Despite our conclusion that diabetes genes are likely to reside in multiple pathways, it is still interesting to note that the second highest–ranked pathway was the WNT-signaling pathway, after the exclusion of TCF7L2. Multiple studies have suggested that tight regulation of WNT signaling is required for normal pancreatic development during embryonic growth (13–15). Several WNT-signaling genes, with SNPs associated at nominal P < 0.01, are worth noting. These include the CCND2 gene, a cyclin upregulated in islet compared with whole pancreas (rs11833537 P = 0.003), and the SMAD3 (rs7178347 P = 0.0006) and PRICKLE1 (rs1796390 P = 0.001) genes, which are both expressed in the fetal pancreas (data fromhttp://www.cbil.upenn.edu/epcondb42).
It was previously shown by Mootha et al. (12), using expression data, that the oxidative phosphorylation pathway was associated with type 2 diabetes. In our analysis, using GWA data, the oxidative phosphorylation pathway ranked 431 of the 439 pathways (P = 0.98). The most likely reason for this difference is that changes in oxidative phosphorylation gene expression are caused by the disease, rather than the gene expression changes causing type 2 diabetes.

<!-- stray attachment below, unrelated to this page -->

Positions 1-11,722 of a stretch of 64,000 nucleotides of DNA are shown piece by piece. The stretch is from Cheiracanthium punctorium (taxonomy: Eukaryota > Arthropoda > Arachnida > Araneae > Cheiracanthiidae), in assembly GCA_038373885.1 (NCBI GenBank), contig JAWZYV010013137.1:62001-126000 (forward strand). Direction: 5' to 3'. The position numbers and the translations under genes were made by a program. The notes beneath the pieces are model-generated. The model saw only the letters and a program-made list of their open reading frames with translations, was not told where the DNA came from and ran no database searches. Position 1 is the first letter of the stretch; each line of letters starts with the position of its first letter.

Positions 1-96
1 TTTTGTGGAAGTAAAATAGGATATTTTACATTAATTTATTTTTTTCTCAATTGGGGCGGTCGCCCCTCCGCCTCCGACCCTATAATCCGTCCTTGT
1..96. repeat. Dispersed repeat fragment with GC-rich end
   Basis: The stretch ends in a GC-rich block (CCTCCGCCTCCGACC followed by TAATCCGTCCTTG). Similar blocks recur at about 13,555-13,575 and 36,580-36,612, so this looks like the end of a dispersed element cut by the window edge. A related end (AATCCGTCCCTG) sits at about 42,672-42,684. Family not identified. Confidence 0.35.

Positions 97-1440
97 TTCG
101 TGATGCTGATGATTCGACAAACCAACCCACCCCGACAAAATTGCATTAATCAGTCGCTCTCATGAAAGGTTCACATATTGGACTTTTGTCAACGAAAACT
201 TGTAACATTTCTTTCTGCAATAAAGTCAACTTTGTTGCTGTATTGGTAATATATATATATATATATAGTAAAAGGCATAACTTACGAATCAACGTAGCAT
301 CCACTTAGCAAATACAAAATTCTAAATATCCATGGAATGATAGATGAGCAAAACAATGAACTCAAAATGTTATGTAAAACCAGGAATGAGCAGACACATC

In conclusion, using type 2 diabetes GWA data and a pathway-based approach, we found that the WNT-signaling pathway ranked highest; however, SNPs from this pathway did not show convincing association in additional studies. The failure to find a highly associated individual pathway could be explained by the genetic architecture of type 2 diabetes, the power of the analysis, or the strength and completeness of the algorithms and pathway datasets used. Pathway-based approaches may be more successful for some complex traits than others, depending on the nature of the underlying disease physiology.
Funding for the project was provided by the Wellcome Trust under award 076113. M.N.W. is a Vandervell Foundation Research Fellow.
No potential conflicts of interest relevant to this article were reported.
This study makes use of data generated by the Wellcome Trust Case Control Consortium. A full list of the investigators who contributed to the generation of the data are available fromwww.wtccc.org.uk.
The costs of publication of this article were defrayed in part by the payment of page charges. This article must therefore be hereby marked “advertisement” in accordance with 18 U.S.C. Section 1734 solely to indicate this fact.